Mikael Persbrandt, William Jøhnk Nielsen, Markus Rygaard, Trine Dyrholm
Director: Susanne Bier


Simply put, this would be a better world if there were more films like In a Better World.
Tom Long, Detroit News
An ethically ambitious, morally thoughtful - and deeply vexing - drama about the fragility of civil order and the menace of the lawless.
Lisa Kennedy, Denver Post
Director Bier and her regular screenwriter Anders Thomas Jensen construct a believable series of events where notions of Western civilisation as opposed to Third World moral disarray are put to the test.
Tim Evans, Sky Movies
Asks worthwhile questions about how fathers can best lead their sons, about the expectations placed on men by society and about their struggles with their inner violent impulses, which can lay so dormant and unnoticed, then, in a frightening rush, explode.
Rene Rodriguez, Miami Herald
A most deserving Oscar winner and a film that could provoke discussion anywhere it is shown, anywhere people of any age are being bullied.
Roger Moore, McClatchy-Tribune News Service
The microcosm of the children's world is exceptionally well drawn.
Amber Wilkinson
A thought-provoking, powerfully acted and resonant exploration of rough justice in the modern world...
Henry Fitzherbert, Daily Express
Hitler’s Children

Hitler’s Children

Thursday, March 27, 2014 – 7:30 and 9:45 p.m. – BTS 104

» View IMDB Entry (7.2 stars)
» Rotten Tomatoes (80% fresh)

Hitler had no children, but what about Goering, Himmler, Hoess, and Frank? Hitler’s Children introduces us to the descendants of these infamous men. Niklas Frank, son of Hans Frank and godson of Hitler, has spent his adult life speaking out against his father and the Nazi regime. Bettina Goering, grandniece of Hitler’s second in command, Herman Goering, lives in voluntary exile in Santa Fe. These and many others, discuss how they have coped with the fact that their last names are equated with terror and genocide. They discuss the delicate balance they have reached as they negotiate between the natural admiration that children have toward their parents and their innate revulsion of their parents’ crimes.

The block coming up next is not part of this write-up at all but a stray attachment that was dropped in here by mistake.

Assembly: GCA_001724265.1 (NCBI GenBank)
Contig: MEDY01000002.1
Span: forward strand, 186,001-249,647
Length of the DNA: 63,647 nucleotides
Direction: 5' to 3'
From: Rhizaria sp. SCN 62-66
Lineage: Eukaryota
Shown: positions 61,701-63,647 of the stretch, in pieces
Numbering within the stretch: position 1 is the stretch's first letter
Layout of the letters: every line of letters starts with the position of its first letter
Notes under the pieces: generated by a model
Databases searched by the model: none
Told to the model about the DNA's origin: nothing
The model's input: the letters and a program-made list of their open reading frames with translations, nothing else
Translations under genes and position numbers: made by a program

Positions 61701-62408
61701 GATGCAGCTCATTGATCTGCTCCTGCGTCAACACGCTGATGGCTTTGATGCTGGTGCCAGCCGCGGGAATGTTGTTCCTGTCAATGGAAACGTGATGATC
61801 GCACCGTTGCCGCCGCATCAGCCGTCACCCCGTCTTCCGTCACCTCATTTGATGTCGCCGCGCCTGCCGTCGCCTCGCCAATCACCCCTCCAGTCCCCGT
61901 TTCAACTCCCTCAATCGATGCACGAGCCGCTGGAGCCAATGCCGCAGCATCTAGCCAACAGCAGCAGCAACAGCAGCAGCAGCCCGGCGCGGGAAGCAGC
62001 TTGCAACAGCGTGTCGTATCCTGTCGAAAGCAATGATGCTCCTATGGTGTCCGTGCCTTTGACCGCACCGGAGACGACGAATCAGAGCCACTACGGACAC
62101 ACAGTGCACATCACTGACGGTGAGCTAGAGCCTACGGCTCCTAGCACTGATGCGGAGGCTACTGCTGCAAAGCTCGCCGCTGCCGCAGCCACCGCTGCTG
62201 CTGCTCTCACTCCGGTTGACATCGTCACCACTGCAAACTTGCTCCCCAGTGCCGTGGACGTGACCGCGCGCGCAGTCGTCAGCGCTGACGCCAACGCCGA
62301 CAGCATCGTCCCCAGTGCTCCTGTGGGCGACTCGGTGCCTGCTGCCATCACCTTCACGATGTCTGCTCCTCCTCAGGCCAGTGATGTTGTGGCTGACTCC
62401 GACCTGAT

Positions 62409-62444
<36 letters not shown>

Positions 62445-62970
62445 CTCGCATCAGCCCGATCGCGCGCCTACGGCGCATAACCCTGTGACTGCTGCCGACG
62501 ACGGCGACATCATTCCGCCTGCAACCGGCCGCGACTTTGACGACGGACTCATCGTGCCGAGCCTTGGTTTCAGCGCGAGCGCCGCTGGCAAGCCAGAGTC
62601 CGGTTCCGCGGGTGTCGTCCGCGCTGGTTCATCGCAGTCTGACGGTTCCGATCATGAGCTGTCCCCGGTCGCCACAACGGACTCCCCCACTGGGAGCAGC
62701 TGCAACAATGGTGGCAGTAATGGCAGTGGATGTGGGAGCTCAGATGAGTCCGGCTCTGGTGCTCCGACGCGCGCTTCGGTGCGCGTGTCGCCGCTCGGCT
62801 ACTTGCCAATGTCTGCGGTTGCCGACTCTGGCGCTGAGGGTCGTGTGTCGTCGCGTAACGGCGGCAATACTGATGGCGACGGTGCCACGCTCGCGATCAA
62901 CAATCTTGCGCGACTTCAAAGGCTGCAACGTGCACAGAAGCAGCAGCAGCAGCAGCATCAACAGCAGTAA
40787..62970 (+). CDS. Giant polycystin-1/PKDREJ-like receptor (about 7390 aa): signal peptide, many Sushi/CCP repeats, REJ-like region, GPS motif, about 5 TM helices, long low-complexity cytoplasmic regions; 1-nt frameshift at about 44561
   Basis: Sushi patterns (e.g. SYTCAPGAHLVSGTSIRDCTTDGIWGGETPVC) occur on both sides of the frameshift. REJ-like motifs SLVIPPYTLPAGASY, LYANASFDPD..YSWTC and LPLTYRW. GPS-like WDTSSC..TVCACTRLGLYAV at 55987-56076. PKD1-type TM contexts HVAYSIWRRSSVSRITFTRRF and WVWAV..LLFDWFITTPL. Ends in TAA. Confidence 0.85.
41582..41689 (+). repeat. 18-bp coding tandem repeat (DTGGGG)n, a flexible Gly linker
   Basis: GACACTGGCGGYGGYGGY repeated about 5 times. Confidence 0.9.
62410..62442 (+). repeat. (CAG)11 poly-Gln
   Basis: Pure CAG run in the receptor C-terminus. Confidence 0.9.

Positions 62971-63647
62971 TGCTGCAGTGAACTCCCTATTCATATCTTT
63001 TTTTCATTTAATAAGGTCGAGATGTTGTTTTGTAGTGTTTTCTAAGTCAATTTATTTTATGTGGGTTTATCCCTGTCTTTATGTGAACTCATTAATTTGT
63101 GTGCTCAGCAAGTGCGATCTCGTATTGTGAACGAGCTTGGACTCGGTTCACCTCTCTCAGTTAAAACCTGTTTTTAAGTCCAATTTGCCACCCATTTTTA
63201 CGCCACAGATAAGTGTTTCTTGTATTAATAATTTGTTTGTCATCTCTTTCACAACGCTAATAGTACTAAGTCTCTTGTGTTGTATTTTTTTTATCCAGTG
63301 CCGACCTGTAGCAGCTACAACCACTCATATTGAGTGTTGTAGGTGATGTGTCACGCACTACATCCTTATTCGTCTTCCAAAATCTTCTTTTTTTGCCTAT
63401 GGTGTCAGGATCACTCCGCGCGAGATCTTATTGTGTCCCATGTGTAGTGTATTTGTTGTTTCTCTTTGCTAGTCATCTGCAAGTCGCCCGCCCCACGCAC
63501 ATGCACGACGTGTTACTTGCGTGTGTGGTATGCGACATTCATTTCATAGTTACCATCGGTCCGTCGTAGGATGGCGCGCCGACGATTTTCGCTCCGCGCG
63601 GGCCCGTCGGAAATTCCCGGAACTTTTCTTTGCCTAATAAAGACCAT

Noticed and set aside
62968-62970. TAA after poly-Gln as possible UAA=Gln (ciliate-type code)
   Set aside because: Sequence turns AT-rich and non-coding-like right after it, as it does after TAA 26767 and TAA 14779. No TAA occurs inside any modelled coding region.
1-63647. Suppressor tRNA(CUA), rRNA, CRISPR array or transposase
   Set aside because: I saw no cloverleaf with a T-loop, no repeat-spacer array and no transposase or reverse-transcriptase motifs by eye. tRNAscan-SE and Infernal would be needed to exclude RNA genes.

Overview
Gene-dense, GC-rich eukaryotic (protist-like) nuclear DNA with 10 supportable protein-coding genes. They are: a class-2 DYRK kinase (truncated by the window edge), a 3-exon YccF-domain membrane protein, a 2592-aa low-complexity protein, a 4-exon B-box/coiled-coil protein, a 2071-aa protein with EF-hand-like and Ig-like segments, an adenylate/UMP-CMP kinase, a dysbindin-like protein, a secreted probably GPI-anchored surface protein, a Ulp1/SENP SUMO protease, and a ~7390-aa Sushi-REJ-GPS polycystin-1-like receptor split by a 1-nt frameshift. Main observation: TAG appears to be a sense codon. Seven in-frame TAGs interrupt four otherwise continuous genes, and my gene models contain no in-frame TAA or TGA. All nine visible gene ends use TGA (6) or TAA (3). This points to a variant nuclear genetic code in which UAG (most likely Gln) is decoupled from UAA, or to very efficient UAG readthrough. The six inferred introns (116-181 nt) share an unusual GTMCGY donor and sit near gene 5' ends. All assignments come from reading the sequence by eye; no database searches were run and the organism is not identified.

Bettina Goering, Katrin Himmler, Monika Goeth, Rainer Hoess, Niklas Frank
Director: Chanoch Zeevi


A film whose core is a haunting question: When parents are monstrous, where does filial love begin and end?
Sheri Linden, Los Angeles Times
The sins of the fathers have seldom weighed so heavy as in the odd, intriguing and ultimately moving Hitler's Children.
John Anderson, Variety
As fascinating as it is provocative about aspects of evil, guilt, denial, heredity and repentance, this Israeli/German co-production offers much to think about.
Doris Toumarkine, Film Journal International
Haunting documentary about the descendants of top Nazi leaders struggling to endure their horrific legacy.
Frank Scheck, Hollywood Reporter
[A] chilling, unsettling documentary.
Gerald Peary, Boston Phoenix
How these men and women have chosen to face this inherited burden directly or flee from it creates a fascinating spectrum the film explores via quietly intimate interviews.
Alison Willmore, AV Club
Hitler's Children explores the themes of guilt, memory, family ties and identity with a profound simplicity that quickly gets very raw, at times overwhelmingly so.
Simon Foster, au